Binary-encoded poly(alkoxyamine amide)s have been identified as an interesting new class of synthetic polymers. These macromolecules permit to store a coded message that can be easily deciphered with MS/MS sequencing. In principle, a wide variety of other synthetic polymers could be used to store information4. However, sequence-coded poly(alkoxyamine amide)s exhibit important advantages that make them appealing for information-related applications. First of all, these polymers are easy to synthesize. As shown in the Results section, monodisperse sequence-defined poly(alkoxyamine amide)s can be prepared on different types of solid or soluble supports. Moreover, the protecting-group-free iterative approach introduced in this article is straightforward and permits to synthesize these polymers relatively rapidly. It should be also specified that the chain lengths reported here do not represent the upper limit of the approach. Longer polymers can be certainly prepared, in particular using automated robotic equipment. Still, it should be reminded that the efficiency of the coupling steps may decrease with increasing chain length and therefore that modified protocols (for example, using repeated steps or capping steps) might be needed to prepare longer polymers. Another important advantage of the methodology is the possibility to use different monomer codes. In this first proof-of-concept, a binary code based on anhydrides a-0 and a-1 was chosen. However, other monomer-based alphabets can be envisaged. For instance, chain encryption could be performed using other anhydrides or using a nitroxide-based code. The latter option is interesting since different nitroxides may lead to polymers containing C–ON bonds with different homolysis rates. Such a strategy would probably permit to tune the sequencing and erasing behaviour of the polymers. It should be also remarked that the concept is not restricted to binary codes, but could be extended to more complex monomer-based codes (for example, ternary or higher).
Sequence-encoded poly(alkoxyamine amide)s are also remarkably easy to sequence because of the presence of alkoxyamine ‘weak links’ in their chains. These cleavable bonds enable an excellent ‘readability’ in MS/MS sequencing. Our results show that synthetic polymers may be as easy—or even easier—to sequence than biopolymers. Indeed, the molecular structure of synthetic polymers can be optimized for a sequencing technology, whereas in biopolymer sequencing the read-out device has to be adapted to a molecular structure that is imposed by biology. In the present case, for example, the incorporation of ‘weak links’ in the polymer simplify its MS/MS sequencing because no alternative dissociation reaction competes with the low-energy homolytic cleavage of the C–ON bond between a T-motif and any 0/1 motif. Moreover, the nature of the coding 0/1 units has no influence on the mechanism of this main fragmentation pathway. As a consequence, MS/MS data analysis is straightforward and can be performed in a few minutes. The analysis time can probably be further reduced with the help of a computer programme for analysing fragmentation data. Finally, it should be added that, while HRMS was used in this study for unambiguous assignment of product ions in order to establish their formation mechanism, the same sequencing results can be obtained using mass spectrometers operating with low-resolution mass analysers, such as triple quadrupole instruments that have become routine instruments in most laboratories.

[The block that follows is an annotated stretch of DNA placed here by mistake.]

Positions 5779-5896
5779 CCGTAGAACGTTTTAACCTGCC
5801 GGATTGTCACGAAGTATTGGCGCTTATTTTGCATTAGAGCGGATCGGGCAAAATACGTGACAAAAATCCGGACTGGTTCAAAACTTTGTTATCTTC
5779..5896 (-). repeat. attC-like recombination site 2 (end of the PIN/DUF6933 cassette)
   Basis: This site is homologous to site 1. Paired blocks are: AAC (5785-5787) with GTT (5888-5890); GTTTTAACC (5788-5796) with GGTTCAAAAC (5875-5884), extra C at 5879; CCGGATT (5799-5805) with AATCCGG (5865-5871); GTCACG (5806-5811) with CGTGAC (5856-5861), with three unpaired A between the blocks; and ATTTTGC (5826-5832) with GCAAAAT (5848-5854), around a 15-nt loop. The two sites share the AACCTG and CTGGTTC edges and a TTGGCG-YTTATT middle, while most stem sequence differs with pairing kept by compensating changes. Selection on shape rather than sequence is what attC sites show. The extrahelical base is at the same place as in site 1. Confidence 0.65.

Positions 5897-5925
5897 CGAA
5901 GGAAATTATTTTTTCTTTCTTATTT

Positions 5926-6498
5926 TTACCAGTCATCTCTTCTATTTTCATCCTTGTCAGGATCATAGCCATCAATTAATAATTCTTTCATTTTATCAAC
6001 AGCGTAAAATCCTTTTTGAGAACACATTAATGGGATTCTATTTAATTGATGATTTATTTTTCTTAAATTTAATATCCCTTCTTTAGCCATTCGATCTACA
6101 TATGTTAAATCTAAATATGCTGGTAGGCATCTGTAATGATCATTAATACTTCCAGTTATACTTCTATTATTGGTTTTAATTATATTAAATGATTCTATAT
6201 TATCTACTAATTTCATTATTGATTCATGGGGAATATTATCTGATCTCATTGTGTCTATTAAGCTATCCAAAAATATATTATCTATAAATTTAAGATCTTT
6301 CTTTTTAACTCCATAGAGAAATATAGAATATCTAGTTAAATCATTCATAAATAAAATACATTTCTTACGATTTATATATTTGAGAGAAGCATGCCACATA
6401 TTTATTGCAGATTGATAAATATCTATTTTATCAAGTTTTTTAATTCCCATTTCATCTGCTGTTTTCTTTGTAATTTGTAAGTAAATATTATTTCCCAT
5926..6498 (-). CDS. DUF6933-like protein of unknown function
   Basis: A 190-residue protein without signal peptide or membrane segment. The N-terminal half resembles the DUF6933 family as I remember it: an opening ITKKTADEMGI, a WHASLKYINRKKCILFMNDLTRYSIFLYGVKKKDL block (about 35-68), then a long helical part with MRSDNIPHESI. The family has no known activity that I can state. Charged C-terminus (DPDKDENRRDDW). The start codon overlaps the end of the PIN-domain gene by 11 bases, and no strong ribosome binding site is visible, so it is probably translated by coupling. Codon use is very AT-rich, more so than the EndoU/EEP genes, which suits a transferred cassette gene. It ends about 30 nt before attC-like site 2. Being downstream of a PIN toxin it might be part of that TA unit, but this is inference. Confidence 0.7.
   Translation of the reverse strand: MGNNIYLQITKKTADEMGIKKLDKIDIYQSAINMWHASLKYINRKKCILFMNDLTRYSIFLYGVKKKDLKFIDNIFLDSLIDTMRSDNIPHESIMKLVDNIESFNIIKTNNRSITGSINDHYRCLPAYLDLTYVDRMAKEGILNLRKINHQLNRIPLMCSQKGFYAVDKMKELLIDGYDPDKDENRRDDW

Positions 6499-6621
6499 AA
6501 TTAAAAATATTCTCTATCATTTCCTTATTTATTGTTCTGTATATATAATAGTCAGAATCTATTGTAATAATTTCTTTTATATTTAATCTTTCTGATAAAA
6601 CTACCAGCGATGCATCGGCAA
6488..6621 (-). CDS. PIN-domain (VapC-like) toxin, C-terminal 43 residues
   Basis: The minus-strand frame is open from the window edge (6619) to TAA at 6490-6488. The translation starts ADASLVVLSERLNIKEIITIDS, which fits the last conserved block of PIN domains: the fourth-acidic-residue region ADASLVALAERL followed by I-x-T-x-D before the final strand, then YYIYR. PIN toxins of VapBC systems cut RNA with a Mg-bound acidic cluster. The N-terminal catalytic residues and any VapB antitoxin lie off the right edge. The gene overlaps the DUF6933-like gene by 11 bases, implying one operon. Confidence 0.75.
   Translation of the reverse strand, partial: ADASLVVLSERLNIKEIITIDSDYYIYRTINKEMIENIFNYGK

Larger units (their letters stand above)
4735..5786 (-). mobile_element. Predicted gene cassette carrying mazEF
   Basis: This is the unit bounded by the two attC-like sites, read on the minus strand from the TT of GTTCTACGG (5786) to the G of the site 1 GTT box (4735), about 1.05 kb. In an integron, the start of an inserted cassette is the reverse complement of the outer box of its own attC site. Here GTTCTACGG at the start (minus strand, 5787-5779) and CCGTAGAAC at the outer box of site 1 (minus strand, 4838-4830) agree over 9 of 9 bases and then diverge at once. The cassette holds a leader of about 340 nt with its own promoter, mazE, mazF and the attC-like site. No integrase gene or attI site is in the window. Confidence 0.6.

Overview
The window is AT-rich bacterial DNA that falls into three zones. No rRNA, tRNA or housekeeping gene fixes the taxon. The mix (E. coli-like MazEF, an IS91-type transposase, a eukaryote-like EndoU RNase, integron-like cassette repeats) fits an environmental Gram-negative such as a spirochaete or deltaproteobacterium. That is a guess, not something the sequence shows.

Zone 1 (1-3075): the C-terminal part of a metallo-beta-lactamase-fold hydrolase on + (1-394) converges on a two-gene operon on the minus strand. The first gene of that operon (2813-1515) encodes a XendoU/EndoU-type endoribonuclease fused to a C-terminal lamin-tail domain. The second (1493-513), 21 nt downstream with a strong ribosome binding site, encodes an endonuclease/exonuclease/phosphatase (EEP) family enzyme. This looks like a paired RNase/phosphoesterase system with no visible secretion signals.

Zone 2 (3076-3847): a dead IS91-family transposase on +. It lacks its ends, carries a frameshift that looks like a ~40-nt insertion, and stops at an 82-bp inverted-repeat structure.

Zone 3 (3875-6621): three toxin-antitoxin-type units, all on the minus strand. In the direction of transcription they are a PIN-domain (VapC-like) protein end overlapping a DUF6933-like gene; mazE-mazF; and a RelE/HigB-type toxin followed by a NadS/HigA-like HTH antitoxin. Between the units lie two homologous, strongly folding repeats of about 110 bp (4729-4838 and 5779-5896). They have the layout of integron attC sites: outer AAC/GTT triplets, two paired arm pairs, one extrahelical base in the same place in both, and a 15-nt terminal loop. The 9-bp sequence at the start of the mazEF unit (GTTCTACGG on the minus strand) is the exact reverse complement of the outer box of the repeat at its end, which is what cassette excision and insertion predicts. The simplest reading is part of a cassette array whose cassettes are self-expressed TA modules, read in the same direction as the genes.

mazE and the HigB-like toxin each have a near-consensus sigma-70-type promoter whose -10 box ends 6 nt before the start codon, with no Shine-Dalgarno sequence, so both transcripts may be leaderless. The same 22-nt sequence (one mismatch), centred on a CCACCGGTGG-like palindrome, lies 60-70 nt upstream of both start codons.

The sequence-encoded polymers can also be thermally erased and degradation can be performed in the solid state or in solution. The proof-of-principle reported in this paper was provided by TEMPO-based polymers. However, as mentioned above, the thermal properties of poly(alkoxyamine amide)s (for example, storage half-life at room temperature and degradation rate at higher temperature) can be probably adjusted using other types of nitroxides. Moreover, it is imaginable to increase the storage half-life of these polymers by blending them in inorganic matrices37,38. These findings open up new application areas for synthetic polymers, for instance, in the fields of data storage, information processing and molecular identification. It is important to specify that these potential applications do not necessarily require very long polymer chains. For instance, a realistic, short-term, application for these coded polymers is the development of molecular barcodes for product identification. Binary-coded oligomers could be used for tagging high-value products in order to distinguish them from counterfeits. Altogether, the results shown in this article indicate that synthetic information-containing macromolecules may have a high relevance for manmade technologies.